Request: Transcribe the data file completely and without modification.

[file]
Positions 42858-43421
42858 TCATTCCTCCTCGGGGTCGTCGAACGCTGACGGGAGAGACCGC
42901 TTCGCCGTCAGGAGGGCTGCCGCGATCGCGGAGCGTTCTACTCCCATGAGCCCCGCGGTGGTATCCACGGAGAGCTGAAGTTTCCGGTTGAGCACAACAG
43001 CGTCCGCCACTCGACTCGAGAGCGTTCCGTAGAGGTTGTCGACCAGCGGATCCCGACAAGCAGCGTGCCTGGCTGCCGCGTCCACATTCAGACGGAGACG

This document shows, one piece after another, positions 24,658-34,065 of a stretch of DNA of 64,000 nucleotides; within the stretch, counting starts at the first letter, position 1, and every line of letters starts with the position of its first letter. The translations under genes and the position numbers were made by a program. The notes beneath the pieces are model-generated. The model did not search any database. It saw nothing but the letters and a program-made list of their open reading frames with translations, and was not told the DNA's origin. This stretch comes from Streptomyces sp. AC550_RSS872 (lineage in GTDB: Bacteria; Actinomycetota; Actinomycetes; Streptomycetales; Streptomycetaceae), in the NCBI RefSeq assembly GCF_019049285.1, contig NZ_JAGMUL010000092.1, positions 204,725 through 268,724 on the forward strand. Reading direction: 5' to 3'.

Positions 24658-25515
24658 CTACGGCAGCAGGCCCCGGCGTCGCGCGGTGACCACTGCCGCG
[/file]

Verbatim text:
Positions 42858-43421
42858 TCATTCCTCCTCGGGGTCGTCGAACGCTGACGGGAGAGACCGC
42901 TTCGCCGTCAGGAGGGCTGCCGCGATCGCGGAGCGTTCTACTCCCATGAGCCCCGCGGTGGTATCCACGGAGAGCTGAAGTTTCCGGTTGAGCACAACAG
43001 CGTCCGCCACTCGACTCGAGAGCGTTCCGTAGAGGTTGTCGACCAGCGGATCCCGACAAGCAGCGTGCCTGGCTGCCGCGTCCACATTCAGACGGAGACG

This document shows, one piece after another, positions 24,658-34,065 of a stretch of DNA of 64,000 nucleotides; within the stretch, counting starts at the first letter, position 1, and every line of letters starts with the position of its first letter. The translations under genes and the position numbers were made by a program. The notes beneath the pieces are model-generated. The model did not search any database. It saw nothing but the letters and a program-made list of their open reading frames with translations, and was not told the DNA's origin. This stretch comes from Streptomyces sp. AC550_RSS872 (lineage in GTDB: Bacteria; Actinomycetota; Actinomycetes; Streptomycetales; Streptomycetaceae), in the NCBI RefSeq assembly GCF_019049285.1, contig NZ_JAGMUL010000092.1, positions 204,725 through 268,724 on the forward strand. Reading direction: 5' to 3'.

Positions 24658-25515
24658 CTACGGCAGCAGGCCCCGGCGTCGCGCGGTGACCACTGCCGCG